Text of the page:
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The Challenge of Public Sector Reform in EC Accession Countries: Reflections from the Baltics

C Jacobs (2003)
11 pages (30KB)

How can governance be transformed from a means of command and control into a democratic process? How can an effective balance be achieved between State, private sector and community? This study from the British Council considers the necessary conditions for public administration reform (PAR) in the Baltic states, acknowledging the constraints that face accession countries as they attempt to modernise their civil service.

PAR is a long-term process that requires a degree of stability to consolidate improvements. In the Baltic states, PAR has tended to be piecemeal due to the lack of basic concepts, structures and systems. The experience of these countries shows that organisational change, in itself, is not enough to result in institutional reform but is a valuable starting point, at least in the state sector.

Whereas there is no single model for the evolution of a successful public administration, change is considerably helped if the basic building bricks are in place at the beginning. Overall, the relationship between the three key components for PAR reform, policy/strategy, public expenditure reform and human resource issues, is highly inter-dependent. The absence of influence from citizens or users of services, who pressure governments to make reform, is a serious weakness. However, this will improve when the three countries join the EU in 2004. New mixes of organisations, conventions, policies, practices and systems will encourage dissemination of normative institutions, such as NGOs and consumer groups.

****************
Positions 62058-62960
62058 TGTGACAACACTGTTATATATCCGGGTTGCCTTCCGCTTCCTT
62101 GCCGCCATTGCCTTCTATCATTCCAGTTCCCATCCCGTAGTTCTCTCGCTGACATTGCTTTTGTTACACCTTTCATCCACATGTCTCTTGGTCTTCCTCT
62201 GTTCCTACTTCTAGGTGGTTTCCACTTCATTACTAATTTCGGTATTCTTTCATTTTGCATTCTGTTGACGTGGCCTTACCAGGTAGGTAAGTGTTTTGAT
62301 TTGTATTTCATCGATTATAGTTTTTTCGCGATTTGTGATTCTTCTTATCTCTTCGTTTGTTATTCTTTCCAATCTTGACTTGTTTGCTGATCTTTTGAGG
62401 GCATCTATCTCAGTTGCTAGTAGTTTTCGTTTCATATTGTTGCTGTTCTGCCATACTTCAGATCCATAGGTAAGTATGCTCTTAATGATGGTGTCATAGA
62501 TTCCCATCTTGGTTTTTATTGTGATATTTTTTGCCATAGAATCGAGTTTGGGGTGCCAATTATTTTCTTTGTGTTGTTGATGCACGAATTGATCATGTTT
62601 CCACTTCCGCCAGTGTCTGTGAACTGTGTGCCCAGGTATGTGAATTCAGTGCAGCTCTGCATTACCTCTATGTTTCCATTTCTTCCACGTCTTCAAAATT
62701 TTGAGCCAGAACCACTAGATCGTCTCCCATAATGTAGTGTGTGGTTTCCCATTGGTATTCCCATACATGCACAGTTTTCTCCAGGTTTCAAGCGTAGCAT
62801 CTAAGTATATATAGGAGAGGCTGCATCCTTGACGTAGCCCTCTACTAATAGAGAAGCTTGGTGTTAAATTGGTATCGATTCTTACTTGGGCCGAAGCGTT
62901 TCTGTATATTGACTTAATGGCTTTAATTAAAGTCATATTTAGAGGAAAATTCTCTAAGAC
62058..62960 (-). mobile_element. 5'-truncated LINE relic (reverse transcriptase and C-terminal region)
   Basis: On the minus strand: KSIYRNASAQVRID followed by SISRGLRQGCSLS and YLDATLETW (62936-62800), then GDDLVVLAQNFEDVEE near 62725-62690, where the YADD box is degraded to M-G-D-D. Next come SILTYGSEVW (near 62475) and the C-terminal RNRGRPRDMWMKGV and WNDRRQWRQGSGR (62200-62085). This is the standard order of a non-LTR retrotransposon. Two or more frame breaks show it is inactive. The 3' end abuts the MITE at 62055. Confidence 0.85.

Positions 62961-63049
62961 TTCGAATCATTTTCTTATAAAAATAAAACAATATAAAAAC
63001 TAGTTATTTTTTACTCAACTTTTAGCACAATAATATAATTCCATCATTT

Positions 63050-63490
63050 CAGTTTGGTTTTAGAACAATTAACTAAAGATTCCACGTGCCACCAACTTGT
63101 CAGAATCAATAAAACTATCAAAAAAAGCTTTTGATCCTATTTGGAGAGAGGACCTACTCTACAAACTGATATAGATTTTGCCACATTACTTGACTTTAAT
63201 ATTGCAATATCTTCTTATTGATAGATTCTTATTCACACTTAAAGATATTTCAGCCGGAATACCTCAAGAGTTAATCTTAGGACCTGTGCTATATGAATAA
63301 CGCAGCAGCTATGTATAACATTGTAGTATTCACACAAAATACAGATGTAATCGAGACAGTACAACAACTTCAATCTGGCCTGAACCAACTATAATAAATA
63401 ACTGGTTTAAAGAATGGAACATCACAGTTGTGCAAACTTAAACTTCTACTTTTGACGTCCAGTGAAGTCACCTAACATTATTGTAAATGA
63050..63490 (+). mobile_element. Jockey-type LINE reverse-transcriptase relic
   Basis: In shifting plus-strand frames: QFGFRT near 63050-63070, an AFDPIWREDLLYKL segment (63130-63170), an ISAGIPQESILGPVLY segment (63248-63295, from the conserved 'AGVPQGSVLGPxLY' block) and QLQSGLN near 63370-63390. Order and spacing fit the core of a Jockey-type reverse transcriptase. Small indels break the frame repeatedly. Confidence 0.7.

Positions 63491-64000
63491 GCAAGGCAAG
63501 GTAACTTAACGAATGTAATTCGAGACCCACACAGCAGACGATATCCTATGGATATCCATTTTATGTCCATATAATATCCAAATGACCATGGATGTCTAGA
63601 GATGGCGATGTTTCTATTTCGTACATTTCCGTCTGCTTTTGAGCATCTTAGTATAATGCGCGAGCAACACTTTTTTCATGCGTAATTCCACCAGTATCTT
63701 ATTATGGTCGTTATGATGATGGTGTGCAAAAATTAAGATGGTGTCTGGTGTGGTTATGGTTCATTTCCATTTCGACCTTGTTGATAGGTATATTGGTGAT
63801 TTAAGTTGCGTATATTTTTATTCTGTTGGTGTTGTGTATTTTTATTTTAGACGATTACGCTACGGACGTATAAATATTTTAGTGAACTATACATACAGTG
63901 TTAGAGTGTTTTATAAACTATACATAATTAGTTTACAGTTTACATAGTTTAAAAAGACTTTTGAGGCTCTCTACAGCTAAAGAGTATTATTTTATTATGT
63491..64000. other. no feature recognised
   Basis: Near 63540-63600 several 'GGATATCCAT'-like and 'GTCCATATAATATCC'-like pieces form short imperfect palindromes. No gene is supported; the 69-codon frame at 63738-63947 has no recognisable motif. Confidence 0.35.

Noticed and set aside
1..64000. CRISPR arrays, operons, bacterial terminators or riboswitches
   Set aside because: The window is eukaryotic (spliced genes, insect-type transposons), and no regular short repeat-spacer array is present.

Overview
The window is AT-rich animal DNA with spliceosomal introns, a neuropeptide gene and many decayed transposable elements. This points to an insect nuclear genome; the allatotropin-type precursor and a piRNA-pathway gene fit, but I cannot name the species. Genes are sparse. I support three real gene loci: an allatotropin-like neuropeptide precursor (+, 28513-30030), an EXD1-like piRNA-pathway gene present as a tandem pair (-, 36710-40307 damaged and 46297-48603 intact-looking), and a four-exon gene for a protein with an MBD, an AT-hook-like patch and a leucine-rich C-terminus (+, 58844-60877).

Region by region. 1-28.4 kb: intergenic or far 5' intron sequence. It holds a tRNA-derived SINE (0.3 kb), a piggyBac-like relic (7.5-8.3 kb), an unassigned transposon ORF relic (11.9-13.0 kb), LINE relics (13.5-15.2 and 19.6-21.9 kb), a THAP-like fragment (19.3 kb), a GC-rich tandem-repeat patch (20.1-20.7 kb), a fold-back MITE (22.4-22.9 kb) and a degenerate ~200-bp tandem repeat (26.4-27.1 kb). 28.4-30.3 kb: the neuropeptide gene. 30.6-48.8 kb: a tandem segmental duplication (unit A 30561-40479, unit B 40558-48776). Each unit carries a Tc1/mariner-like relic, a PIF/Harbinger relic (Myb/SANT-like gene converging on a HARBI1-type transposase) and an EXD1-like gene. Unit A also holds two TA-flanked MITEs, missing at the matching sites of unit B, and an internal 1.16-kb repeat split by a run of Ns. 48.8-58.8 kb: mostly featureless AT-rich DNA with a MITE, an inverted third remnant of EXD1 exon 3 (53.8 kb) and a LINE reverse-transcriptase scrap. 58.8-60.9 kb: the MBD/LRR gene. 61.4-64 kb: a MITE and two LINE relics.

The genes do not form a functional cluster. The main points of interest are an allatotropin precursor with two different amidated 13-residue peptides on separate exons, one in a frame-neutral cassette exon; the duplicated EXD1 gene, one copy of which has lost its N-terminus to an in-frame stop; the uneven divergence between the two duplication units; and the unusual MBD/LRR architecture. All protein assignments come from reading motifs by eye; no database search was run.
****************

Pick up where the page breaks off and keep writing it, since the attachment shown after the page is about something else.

Systemic change can only be achieved with a strong central government mandate backed up by sufficient funds. For appreciative change to occur:

  • The government needs to commit its own resources particularly in the recruitment and training of specialists to form part of a task force deployed to different ministries as the process is rolled out.
  • Senior managers in government need to be included to help set priorities over training for civil servants.
  • Skilled and motivated staff is required.
  • Changes in areas like budget management are essential. Changes in areas such as human resources and training, as provided by the schools or institutes of public administration, are not sustainable on their own.
  • The reform of systems is crucial in providing a framework for trained personnel to be effective.

Perhaps the best case for more open and accountable government, staffed by competent professionals, is that it will ultimately lead to improved and better public access to services. But neither a change in a system, nor a legislative or structural answer, is sufficient on its own.

  • An effective recruitment and performance management system, combined with adequate pay, are important factors.
  • There is a pressing need to remove responsibility for all policy design from the senior and most politicised positions in the civil service.
  • A readiness to write policy and take initiative is part of the wider reform of mind-set which needs to go hand in hand with both system and people reform.
  • Policy formulation and implementation are equally significant.
  • Technical assistance should be provided to governments to improve this process and move away from a legalistic approach.

Source: Jacobs, C., 2003, 'The Challenge of Public Sector Reform in EC Accession Countries: Reflections from the Baltics', paper presented at the DSA conference, Glasgow 2003

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